Homework help - 'te' form and pancake recipe

Would anyone be able to help me with my homework? We’ve been asked to write a simple recipe, using the ‘te’ form (it is our first lesson on this, as I’m a beginner). I have tried to write a recipe for pancake day, and I’d be grateful for any feedback.

I’m not trying to make the writing more sophisticated or build in additional Kanji, as this isn’t part of the task - I’m still a beginner, remember! - but any advice on the accuracy of what I’ve written would be great. There are a couple of verbs that I’m particularly unsure of which I’ve italicised and put question marks by.

(If it’s bad etiquette to put homework up on here, please let me know!)

Edits = me spotting my own mistakes and correcting them!


13日2月2018は パンケーキの日です。おいしい パンケーキを 食べませんか


ぎゅうにゅう と たまご と こむぎこ を ボウルに いれて
さんじゅうぷんを まちます。

フライパンに あぶらを いれて
フライパンを あたたて
フライパンに パンケーキのミックスを いれて

いっぷんを 待って
パンケーキを ?ひっくりかえて?
いっぷんを まちます。-

パンケーキを おさらに おきて
さとう と レモンを ?くわえて?

And here’s what I was trying to say…

Pancake day

13th February 2018 is pancake day. Won’t you eat some delicious pancakes?


Put the flour and eggs and milk in a bowl
Wait for 30 minutes
Put oil in the frying pan
Heat up the pan
Put the pancake mix in pan
Wait for one minute
Flip the pancake
Wait for one minute
Put on a plate
Add lemon and sugar

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I would say it’s not bad. Some structure do not sound very natural, but there’s nothing you can do about it since it’s part of the rules.

A couple comments:

You don’t need to repeat フライパン so much.
Also, the second verb should be 温める (あたためる), so あたためて (め is missing)

ひっくりかえて (if you want to use a tadoushi)

かけて would be more common. (But くわえて can be understood).

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Thank you, Nath - that’s really kind of you.

My plan is only to make changes if I understand the reasons for the change (it feels like cheating otherwise) - and I understand all of your suggestions, so will make those edits in a bit.


I’m happy to help.
And, yeah, it only makes sense to change things that, well, make sense to you :wink:

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It’s already really good. Especially with Naths corrections incorporated.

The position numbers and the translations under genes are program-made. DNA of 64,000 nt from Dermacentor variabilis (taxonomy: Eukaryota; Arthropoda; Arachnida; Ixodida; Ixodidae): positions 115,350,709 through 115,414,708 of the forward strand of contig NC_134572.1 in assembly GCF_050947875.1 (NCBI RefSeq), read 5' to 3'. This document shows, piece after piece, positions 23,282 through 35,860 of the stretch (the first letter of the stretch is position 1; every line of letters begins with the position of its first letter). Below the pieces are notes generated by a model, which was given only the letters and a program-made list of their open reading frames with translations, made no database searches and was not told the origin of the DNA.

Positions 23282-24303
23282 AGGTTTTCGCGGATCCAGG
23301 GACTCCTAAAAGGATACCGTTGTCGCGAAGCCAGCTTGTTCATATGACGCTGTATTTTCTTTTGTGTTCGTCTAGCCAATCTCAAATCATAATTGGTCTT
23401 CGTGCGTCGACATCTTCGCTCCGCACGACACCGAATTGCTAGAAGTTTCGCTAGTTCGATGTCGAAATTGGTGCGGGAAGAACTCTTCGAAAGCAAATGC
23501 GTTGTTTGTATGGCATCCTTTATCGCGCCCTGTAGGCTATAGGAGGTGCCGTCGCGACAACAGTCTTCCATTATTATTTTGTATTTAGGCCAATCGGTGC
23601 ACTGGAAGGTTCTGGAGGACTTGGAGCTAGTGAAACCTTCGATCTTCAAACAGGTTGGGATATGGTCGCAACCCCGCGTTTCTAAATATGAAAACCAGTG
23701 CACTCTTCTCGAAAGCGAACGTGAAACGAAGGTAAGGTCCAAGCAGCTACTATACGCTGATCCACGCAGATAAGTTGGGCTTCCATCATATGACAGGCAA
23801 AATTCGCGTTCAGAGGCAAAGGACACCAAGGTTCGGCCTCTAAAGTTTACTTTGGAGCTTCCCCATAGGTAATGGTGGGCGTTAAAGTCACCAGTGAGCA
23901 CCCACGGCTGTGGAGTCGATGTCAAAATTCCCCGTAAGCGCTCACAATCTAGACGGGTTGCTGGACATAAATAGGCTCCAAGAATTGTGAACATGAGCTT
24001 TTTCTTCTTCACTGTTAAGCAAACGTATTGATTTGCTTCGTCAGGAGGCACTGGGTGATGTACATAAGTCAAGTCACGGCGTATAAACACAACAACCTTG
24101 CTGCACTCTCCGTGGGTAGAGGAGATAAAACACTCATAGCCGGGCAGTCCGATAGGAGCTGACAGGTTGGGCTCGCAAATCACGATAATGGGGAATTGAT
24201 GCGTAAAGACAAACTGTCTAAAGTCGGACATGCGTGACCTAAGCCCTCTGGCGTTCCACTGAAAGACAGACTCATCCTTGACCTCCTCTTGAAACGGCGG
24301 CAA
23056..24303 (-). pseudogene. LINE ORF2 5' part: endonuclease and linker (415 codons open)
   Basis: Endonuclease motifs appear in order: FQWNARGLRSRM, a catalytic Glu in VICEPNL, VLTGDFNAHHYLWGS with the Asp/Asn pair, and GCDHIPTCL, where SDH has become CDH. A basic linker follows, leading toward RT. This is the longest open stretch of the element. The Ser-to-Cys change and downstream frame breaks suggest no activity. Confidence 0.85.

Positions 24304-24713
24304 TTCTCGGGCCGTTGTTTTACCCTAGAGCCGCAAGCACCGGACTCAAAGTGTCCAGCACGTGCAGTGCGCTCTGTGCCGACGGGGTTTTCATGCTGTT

I’m not 100% on this but I throw it out there so I can maybe learn something too!
The を for 待つ marks the thing you are waiting for. In your case though you have a time span you want to wait for. Not a thing or a particular moment in time. So I think you don’t need the を here since the time span functions like (is?) an adverb. いっぷんまつ。
Please somebody correct me if i’m wrong :pray:

I’m sure it’s じゅっぷん though instead of じゅうぷん。


I’m think you might be right on this - omitting を - if only because the example my teacher gave me does exactly that.

I also just noticed that she has also provided the kanji, so I should probably add that in instead of the hiragana anyway.

My teacher’s example reads “3分間 [まちます]” so I guess mine should say:

30分間 まちます
1分間 まって
1分間 まちま

(I’m not sure why she didn’t use kanji for the numbers - hopefully 30 and 1 are correct here?)

Thank you!

Here it is, hopefully just about complete! (I have kept the verbs I’m not really familiar with in red, so my teacher knows I had to look them up)


So cute! :sunny:

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Not a grammar thing, but you don’t think you want to include amounts for the ingredients?

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Hello! Yes, I thought about that but, silly as it sounds, I’m not sure how! I don’t even know what units are used in Japan, and because I’m rubbish at counters I thought I’d probably get it wrong. So I was trying to keep it simple (unless anyone can point me in the right direction of how to do this…)

To be honest, the homework doesn’t say we need to give an ingredients list anyway - I was just doing it to try and make it look nice…

Japan uses metric. Cup (カップ) = 200 mL, tablespoon (大さじ) = 15 mL, teaspoon (小さじ) = 5mL, though you’ll also find those expressed as just a number of mL or cc (= cubic centimetre = same as mL). Grams and kilograms too (グラム and キログラム (or just キロ), though again they may be expressed with the English abbreviations “g” and “kg”).

Eggs and lemons would be expressed with either the 個 counter or the つ counter.


Thank you!

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